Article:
TechnologyTell

Fox News crossed the listicle line

Kim Komando wrote a story on Fox News called “Divorcing? 5 Things to do Online Now.” Yeah! All casual, just like that. Almost as if the headline should be, “Thinking of taking up gardening? Here’s 5 Things to do Online Now.” But no, it’s about divorce.

Cyber attacks also affecting small, medium-size businesses

Large businesses are usually the ones that people think need to be heavily protected from cyber attacks, but a new report from Symantec shows that all businesses are at-risk. Cyber attacks against small and medium-sized businesses have been growing quickly, just as they have among large-scale businesses and government agencies. Symantec’s data shows that in 2013, the attacks rose significantly over 2012, and the same is expected to happen this year.

Report has proof of Chinese military cyber attacks

Countries in Europe and North America have long claimed that there is evidence of the Chinese government using hackers to attack Western targets but until recently, there was little public evidence to back up those claims. Last month, the US finally put a name on one of the Chinese groups allegedly involved in cyber attacks and a new report has named yet another group that is targeting governments and businesses in the West. A report from security company CrowdStrike says that a group nicknamed “Putter Panda” has been targeting American, European, and Japanese companies since at least 2007.

Hackers don’t use great passwords either

If there is one group of people who should understand basic web security, it’s hackers. A person who breaks into networks and steals information from unsuspecting victims on a daily basis would be expected to protect their own data but it turns out that they might just be like everyone else. Security firm Avast has found that most passwords used by hackers are no more secure than the average password and could be cracked or guessed.

GameOver Zeus botnet takes short-term blow from authorities

In a multinational operation, authorities from the US, UK, and EU were able to temporarily halt the GameOver Zeus botnet that has been stealing bank account information and infecting computers. By putting a stop to the botnet, authorities say that businesses and individuals will essentially have a two-week period to defend themselves and get rid of the botnet before the malware begins to spread once again.

NSA collects millions of images for facial recognition

Every single day, the National Security Agency (NSA) collects millions of photos from social media, text messages, emails, and other communications for its large facial recognition programs. NSA whistle blower Edward Snowden collected the documents that explain these spy programs and the documents were reported on in The New York Times.

Criminals are winning in the cybercrime battle

No matter how advanced or expensive an organization’s cybersecurity software is, criminals seem to be able to get around that security without much trouble. The 2014 State of Cybercrime Survey from PcW has found that hackers are breaking into US businesses at an unprecedented rate despite the emphasis that businesses now have on security. PcW gathered its data from 500 executives at companies, law enforcement agencies, and the government.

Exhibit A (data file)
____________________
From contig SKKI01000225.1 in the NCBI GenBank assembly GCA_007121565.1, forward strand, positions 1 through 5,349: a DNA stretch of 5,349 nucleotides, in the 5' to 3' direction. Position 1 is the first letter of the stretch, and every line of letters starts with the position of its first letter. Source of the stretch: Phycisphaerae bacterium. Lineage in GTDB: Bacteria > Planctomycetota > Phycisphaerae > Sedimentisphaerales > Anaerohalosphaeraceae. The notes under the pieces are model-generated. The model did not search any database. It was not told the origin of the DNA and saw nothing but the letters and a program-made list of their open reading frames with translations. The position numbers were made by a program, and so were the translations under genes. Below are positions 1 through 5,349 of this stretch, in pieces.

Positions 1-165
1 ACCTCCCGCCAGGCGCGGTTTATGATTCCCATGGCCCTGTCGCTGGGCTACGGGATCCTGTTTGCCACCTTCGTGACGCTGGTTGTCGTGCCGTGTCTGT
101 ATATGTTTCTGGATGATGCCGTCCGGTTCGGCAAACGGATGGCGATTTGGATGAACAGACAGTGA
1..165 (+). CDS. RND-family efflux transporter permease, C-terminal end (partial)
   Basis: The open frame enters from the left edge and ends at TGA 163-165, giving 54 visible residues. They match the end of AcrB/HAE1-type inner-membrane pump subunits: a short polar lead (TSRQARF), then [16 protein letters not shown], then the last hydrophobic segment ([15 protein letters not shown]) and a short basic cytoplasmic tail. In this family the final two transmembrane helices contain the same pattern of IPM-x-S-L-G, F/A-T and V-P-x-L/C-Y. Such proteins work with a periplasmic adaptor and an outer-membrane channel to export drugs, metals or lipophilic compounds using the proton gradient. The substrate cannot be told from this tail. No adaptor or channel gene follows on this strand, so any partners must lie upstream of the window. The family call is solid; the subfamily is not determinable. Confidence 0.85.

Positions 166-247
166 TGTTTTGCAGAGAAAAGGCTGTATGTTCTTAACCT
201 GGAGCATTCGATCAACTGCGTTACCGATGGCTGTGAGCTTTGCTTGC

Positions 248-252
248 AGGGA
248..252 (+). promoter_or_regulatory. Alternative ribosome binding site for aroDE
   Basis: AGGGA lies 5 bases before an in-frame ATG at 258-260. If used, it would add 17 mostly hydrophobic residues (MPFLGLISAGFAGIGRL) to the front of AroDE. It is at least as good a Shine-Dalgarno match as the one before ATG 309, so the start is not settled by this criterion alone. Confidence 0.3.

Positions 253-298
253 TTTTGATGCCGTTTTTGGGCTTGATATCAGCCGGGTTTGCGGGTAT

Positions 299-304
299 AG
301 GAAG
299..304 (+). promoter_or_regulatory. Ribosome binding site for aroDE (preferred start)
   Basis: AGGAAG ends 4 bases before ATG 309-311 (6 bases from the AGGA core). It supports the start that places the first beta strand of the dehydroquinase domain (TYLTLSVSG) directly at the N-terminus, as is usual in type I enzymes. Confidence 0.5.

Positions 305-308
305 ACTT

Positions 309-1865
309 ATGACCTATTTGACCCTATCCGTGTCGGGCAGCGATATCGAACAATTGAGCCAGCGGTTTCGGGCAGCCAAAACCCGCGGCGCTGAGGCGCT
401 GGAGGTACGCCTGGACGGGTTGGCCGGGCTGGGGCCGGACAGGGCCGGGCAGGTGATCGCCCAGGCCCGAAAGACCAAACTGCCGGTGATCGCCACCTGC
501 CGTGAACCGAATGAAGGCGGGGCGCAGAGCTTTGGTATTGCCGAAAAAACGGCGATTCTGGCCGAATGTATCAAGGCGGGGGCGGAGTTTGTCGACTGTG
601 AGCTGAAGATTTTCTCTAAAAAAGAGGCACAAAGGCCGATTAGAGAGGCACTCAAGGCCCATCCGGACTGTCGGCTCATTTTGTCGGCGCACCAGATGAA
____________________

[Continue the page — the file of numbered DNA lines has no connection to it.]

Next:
Snowden tells NBC that he is a spy

Edward Snowden, the man behind the NSA leaks, has told NBC News’ Brian Williams that despite all of the things that people have referred to him as in the media, he is actually a “spy”, or at least was trained like one. Snowden explains that he worked undercover for government agencies like the CIA and NSA. Since he was always pretending to be someone else and worked to implement security systems around the world, Snowden thinks that from a professional point-of-view, he is a spy and not just a system administrator.

Pentagon report says scope of Snowden leaks is staggering

To no one’s surprise, the Pentagon is not happy about Edward Snowden, the former NSA contractor who has given thousands of secret documents to journalists around the world. In a Pentagon report that was partially secured by The Guardian, it is clear that from the US intelligence community’s point of view, the impact of Snowden’s leaks is tremendous.

Network security doesn’t usually stop breaches

Businesses are forced to deal with security breaches on a consistent basis and according to a new report, dealing with those breaches by setting up network security software may not be effective. A security study has been published by FireEye that shows 97 percent of businesses that have some form of network security setup have been breached during the past six months.

Cisco asks President Obama to get NSA under control

Cisco CEO John Chambers has sent a letter to US President Barack Obama asking that he work to reign in the National Security Agency (NSA). The letter was sent as a result of newly leaked NSA documents that appear to show the agency intercepting Cisco products and hacking them so that they can be monitored upon reaching consumers. Not only was the interception process described in the documents, a picture was included that actually shows agency members implementing a backdoor.

Photo shows NSA adding spy equipment to router

Glenn Greenwald’s new book No Place To Hide is providing a slew of NSA documents and files that were not previously included in media coverage. While there are many interesting things included in the book and in the files, one has come out at exactly the right time. An NSA photo from June 2010 shows agency members adding a “beacon” to a Cisco router that was intercepted.